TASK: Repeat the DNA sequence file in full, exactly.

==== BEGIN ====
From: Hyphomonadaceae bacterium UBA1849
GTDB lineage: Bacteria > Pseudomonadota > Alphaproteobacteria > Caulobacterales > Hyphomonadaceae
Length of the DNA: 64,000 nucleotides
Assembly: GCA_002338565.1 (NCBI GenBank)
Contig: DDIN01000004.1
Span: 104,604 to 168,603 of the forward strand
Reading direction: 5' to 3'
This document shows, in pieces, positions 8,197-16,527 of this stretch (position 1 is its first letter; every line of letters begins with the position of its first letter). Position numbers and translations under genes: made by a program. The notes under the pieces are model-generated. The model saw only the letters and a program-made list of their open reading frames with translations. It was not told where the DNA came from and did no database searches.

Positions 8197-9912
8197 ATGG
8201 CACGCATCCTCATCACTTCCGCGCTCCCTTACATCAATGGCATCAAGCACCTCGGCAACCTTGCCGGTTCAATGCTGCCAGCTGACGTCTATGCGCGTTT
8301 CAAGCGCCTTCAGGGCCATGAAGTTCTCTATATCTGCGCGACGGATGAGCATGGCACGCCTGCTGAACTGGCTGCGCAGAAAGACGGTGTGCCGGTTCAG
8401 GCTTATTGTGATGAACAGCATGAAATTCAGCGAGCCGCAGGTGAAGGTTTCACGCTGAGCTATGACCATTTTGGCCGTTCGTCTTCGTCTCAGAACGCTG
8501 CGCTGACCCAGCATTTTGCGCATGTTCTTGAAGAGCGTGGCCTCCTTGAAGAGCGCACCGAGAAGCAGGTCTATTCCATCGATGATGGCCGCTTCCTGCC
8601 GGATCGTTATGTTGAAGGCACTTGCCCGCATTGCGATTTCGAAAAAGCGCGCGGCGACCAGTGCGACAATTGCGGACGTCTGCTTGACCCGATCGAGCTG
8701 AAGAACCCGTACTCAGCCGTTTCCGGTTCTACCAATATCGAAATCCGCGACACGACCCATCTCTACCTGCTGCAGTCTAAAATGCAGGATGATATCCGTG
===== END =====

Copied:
From: Hyphomonadaceae bacterium UBA1849
GTDB lineage: Bacteria > Pseudomonadota > Alphaproteobacteria > Caulobacterales > Hyphomonadaceae
Length of the DNA: 64,000 nucleotides
Assembly: GCA_002338565.1 (NCBI GenBank)
Contig: DDIN01000004.1
Span: 104,604 to 168,603 of the forward strand
Reading direction: 5' to 3'
This document shows, in pieces, positions 8,197-16,527 of this stretch (position 1 is its first letter; every line of letters begins with the position of its first letter). Position numbers and translations under genes: made by a program. The notes under the pieces are model-generated. The model saw only the letters and a program-made list of their open reading frames with translations. It was not told where the DNA came from and did no database searches.

Positions 8197-9912
8197 ATGG
8201 CACGCATCCTCATCACTTCCGCGCTCCCTTACATCAATGGCATCAAGCACCTCGGCAACCTTGCCGGTTCAATGCTGCCAGCTGACGTCTATGCGCGTTT
8301 CAAGCGCCTTCAGGGCCATGAAGTTCTCTATATCTGCGCGACGGATGAGCATGGCACGCCTGCTGAACTGGCTGCGCAGAAAGACGGTGTGCCGGTTCAG
8401 GCTTATTGTGATGAACAGCATGAAATTCAGCGAGCCGCAGGTGAAGGTTTCACGCTGAGCTATGACCATTTTGGCCGTTCGTCTTCGTCTCAGAACGCTG
8501 CGCTGACCCAGCATTTTGCGCATGTTCTTGAAGAGCGTGGCCTCCTTGAAGAGCGCACCGAGAAGCAGGTCTATTCCATCGATGATGGCCGCTTCCTGCC
8601 GGATCGTTATGTTGAAGGCACTTGCCCGCATTGCGATTTCGAAAAAGCGCGCGGCGACCAGTGCGACAATTGCGGACGTCTGCTTGACCCGATCGAGCTG
8701 AAGAACCCGTACTCAGCCGTTTCCGGTTCTACCAATATCGAAATCCGCGACACGACCCATCTCTACCTGCTGCAGTCTAAAATGCAGGATGATATCCGTG